Does rapid yoga have staying power?

BAY AREA — Time will tell if the concept of yoga in 30 minute blocks will have staying power, or if the idea spreads beyond the Bay Area.

The Bay Area’s fast-paced way of life leaves people desperately looking for ways to find balance. Yoga and other forms of exercise are always popular, but lack of free time can leave many wanting more.

Turbo26 is a new hot yoga studio in Stanford Shopping Center. It’s unique from other hot yoga studios because the classes are only 26 minutes long—instead of an hour—and run back-to-back all day long. It is based on a credit system: show up at any time on any day and the first 26 minute session is two credits, and any session after that (stackable) is only one credit. A ten-credit pack costs around $100, comparable to traditional hot yoga prices.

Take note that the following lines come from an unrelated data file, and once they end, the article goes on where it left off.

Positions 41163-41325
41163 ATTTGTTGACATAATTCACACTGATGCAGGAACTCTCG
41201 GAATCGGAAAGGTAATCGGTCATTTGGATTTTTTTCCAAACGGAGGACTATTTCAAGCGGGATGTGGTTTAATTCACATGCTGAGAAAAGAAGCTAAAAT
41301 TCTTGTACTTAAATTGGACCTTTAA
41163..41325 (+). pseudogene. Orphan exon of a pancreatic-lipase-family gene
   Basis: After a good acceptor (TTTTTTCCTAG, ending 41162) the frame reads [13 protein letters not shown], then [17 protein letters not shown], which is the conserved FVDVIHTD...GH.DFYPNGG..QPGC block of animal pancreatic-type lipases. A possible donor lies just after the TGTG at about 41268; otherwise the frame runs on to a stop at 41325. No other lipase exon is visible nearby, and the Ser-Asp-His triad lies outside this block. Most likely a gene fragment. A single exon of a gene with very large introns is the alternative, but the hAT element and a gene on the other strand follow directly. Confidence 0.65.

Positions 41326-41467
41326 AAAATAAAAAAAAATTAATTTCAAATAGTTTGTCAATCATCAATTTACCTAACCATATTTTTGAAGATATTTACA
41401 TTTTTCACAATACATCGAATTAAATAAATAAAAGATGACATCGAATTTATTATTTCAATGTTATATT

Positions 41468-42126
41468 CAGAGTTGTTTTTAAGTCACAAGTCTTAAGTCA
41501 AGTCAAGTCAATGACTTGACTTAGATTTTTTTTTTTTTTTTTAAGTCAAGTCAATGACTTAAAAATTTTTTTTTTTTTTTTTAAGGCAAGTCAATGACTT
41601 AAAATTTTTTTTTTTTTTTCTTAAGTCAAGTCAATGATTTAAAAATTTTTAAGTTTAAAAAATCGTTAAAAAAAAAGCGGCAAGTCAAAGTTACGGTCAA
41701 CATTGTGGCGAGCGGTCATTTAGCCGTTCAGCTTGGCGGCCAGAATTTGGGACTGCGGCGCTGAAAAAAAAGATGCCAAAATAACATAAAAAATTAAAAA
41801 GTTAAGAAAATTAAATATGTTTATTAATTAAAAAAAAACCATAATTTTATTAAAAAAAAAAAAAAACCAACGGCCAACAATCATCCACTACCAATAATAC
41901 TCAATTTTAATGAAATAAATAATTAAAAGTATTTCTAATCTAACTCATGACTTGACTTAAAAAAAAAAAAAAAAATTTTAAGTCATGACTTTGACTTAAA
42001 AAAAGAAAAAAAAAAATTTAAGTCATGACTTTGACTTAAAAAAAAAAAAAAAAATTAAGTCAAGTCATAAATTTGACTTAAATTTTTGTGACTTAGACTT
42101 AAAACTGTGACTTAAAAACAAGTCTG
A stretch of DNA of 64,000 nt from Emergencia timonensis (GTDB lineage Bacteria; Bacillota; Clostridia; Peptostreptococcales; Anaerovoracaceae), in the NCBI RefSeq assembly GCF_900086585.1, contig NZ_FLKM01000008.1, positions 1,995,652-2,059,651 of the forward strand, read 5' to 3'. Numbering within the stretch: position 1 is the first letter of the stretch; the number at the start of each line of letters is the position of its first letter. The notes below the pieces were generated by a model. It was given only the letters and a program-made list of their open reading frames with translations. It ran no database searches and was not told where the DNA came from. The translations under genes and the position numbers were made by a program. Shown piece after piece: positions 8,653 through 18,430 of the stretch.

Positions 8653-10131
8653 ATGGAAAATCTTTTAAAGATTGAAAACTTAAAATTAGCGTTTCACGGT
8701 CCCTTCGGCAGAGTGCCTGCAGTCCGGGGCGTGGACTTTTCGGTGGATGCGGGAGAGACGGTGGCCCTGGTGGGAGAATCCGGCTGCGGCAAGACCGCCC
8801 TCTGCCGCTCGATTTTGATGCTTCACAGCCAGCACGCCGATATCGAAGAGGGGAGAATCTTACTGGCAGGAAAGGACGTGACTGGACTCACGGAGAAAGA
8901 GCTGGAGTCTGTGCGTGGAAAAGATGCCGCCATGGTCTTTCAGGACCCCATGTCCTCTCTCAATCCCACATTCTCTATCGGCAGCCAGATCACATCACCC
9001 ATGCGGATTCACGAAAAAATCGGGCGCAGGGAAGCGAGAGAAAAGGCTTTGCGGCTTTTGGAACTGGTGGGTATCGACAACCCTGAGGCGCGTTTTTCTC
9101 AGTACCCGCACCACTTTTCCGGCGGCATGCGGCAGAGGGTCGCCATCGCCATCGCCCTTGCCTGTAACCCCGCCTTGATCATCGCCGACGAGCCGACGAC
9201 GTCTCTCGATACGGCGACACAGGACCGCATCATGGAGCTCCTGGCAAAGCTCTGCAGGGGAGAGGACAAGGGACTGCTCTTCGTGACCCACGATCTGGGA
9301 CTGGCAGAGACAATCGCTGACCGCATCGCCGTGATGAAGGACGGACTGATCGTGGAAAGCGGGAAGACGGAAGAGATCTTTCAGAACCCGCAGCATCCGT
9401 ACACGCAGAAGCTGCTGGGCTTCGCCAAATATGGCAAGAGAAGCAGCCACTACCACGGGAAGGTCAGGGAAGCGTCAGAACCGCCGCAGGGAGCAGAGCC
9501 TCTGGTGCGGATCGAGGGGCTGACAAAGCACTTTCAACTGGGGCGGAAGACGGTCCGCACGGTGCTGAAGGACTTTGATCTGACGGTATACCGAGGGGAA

Time will tell if the concept of yoga in 30 minute blocks will have staying power, or if the idea spreads beyond the Bay Area. That’s because shortening the length of a practice that began as an all-day activity begs the question — is this a productive way to exercise your body, or is “rapid yoga” a contradictory way to find balance?

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